Standard 18(D) of the FR/Bar Contract

But wait, that’s not all! In addition to the requirements under paragraph 6, the seller also has obligations under Standard 18(D) of the contract.

Standard 18(D) reveals the additional information the seller must provide to the buyer prior to and at the time of closing. This will be addressed in Part 3 of this series.

Meredith Caruso is Associate General Counsel for Florida Realtors
Note: Advice deemed accurate on date of publication

© 2022 Florida Realtors


My Buyer’s Full-Price Offer Was Rejected?

As this seller’s market continues to run wild throughout Fla., many people are asking what laws or contract terms come into play if a seller rejects a buyer’s offer even though it included all the terms the seller requested.

ORLANDO, Fla. – When a seller markets real property for sale, they typically describe what they’re looking for in an offer. The most common item is a list price, although there can be  additional terms, like whether they will accept a financing contingency, and, if so, what type(s).

Ultimately, the amount of detail they include is up to them. But what happens when a buyer submits an offer giving them everything they seek, but the seller rejects that offer?

Listing broker

When a seller retains a listing broker to help market their property, they often negotiate a listing agreement. If they enter into a Florida Realtors® Exclusive Right of Sale Listing Agreement, Section 3 (Price and Terms) allows the parties to insert a list price, financing terms, and seller expenses. These terms are more important than many people realize because they tie into Section 8(d). This section provides that “Broker’s fee (commission) is due … if Seller refuses or fails to sign an offer at the price and terms stated in this Agreement.”

Therefore, in our scenario where the offer meets all the terms but the seller rejects it, the commission is due.

This doesn’t mean the broker is obligated to demand the commission. In most cases, the listing firm will keep marketing the property until the seller finds a different buyer they want to work with. However, if the seller’s rejection of the offer is part of their broader attempt to walk away from the listing agreement, the listing broker is more likely to demand the commission.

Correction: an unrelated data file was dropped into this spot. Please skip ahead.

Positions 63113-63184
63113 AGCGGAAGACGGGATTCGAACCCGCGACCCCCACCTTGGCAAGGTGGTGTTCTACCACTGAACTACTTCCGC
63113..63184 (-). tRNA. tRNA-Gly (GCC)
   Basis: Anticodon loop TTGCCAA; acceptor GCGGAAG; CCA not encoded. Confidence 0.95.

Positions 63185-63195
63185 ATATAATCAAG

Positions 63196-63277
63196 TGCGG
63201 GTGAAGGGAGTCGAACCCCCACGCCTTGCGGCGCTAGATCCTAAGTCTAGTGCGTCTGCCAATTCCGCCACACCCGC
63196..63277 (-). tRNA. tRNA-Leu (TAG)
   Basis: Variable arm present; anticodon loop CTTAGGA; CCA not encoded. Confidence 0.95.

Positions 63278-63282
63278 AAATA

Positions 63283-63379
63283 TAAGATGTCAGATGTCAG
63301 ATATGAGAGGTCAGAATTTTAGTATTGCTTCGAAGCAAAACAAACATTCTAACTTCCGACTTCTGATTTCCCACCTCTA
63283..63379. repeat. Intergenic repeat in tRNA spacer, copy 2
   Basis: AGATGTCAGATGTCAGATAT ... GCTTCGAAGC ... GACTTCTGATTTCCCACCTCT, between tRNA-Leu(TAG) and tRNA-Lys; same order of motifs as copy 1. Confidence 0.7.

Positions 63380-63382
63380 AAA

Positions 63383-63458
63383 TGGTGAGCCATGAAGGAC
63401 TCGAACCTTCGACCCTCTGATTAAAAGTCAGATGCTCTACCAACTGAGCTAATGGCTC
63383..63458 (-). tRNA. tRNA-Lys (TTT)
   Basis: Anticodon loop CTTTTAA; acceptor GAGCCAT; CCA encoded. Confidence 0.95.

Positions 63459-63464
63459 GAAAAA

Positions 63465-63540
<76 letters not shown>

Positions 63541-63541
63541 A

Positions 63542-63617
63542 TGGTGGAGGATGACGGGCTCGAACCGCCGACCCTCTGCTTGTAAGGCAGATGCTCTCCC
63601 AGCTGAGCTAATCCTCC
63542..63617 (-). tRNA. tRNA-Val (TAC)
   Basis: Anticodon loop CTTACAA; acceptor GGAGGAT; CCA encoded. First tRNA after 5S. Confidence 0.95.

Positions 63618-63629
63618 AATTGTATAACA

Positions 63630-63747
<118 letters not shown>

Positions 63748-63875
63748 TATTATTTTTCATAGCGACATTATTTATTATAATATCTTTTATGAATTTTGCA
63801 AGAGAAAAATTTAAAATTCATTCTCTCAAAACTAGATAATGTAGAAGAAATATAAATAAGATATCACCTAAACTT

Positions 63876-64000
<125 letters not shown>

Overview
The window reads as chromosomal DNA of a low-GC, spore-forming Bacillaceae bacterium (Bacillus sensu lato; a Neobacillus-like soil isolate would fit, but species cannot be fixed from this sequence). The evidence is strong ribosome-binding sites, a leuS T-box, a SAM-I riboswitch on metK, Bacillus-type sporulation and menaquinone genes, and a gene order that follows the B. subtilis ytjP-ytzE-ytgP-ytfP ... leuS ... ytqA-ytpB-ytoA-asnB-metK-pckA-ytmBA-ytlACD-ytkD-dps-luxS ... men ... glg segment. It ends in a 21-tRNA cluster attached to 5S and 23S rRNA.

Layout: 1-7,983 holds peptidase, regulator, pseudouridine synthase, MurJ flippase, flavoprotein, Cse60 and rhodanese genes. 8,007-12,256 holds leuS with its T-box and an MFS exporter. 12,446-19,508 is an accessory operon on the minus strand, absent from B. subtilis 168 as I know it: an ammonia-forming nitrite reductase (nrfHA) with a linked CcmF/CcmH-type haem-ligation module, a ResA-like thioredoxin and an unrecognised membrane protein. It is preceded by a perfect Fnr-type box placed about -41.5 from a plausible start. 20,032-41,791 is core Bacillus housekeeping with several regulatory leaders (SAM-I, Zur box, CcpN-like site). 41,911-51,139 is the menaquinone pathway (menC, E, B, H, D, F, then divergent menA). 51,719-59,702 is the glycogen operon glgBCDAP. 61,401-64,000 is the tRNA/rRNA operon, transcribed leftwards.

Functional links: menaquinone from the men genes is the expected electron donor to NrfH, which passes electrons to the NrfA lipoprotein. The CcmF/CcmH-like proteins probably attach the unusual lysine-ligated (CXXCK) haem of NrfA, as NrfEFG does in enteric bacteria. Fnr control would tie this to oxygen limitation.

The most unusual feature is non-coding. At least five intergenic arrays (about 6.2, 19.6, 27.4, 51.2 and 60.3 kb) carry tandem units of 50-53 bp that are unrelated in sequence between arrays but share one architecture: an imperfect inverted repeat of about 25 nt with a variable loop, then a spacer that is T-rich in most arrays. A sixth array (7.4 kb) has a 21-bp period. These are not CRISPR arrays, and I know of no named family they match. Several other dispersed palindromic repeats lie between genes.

Either way, per the Florida Realtors form listing agreement, the brokerage firm has completed the task they were hired to do and is entitled to commission.


From a buyer’s perspective, they’re entitled to have the offer presented, since the listing licensee must present “all offers and counteroffers in a timely manner, unless a party has previously directed the licensee otherwise in writing.” Fla. Stat. 475.278(2)(e) and (3)(a)(8). Please note that in the event the listing broker has a no brokerage relationship with the seller (as is common in limited service listings, for example), they are not obligated to present the offer.

However, once the offer is submitted, it’s completely up to the seller whether to accept, reject, counter, or ignore the offer. In rare cases, there could be an issue with deceptive marketing, although the buyer would need additional facts that show dishonesty – not just a seller change of heart – once offers start rolling in.

Cooperating brokers

A cooperating broker would typically look to an offer of compensation in the multiple listing service for commission. To earn the commission, they need to be the procuring cause of a sale that closes. Since the offer was rejected (not even close to a closed sale), the cooperating broker would not be entitled to the offered compensation.

There’s one final agreement to review. Sometimes, a buyer and brokerage firm will enter into a Florida Realtors Exclusive Buyer Broker Agreement. When does a buyer owe commission under that agreement? Section 7 provides that it’s due when “Buyer or any person acting for or on behalf of Buyer contracts to acquire real property as specified in this Agreement.” In this scenario, the offer was rejected, so the buyer’s brokerage firm is not yet entitled to commission under the agreement.

Joel Maxson is Associate General Counsel for Florida Realtors
Note: Advice deemed accurate on date of publication

© 2022 Florida Realtors®


Insufficient Flood Insurance Impacts $4.5B in FHA Loans

HUD: A 2020 audit found at least 31,500 of the loans that year in designated special flood hazard areas didn’t maintain the required flood insurance coverage.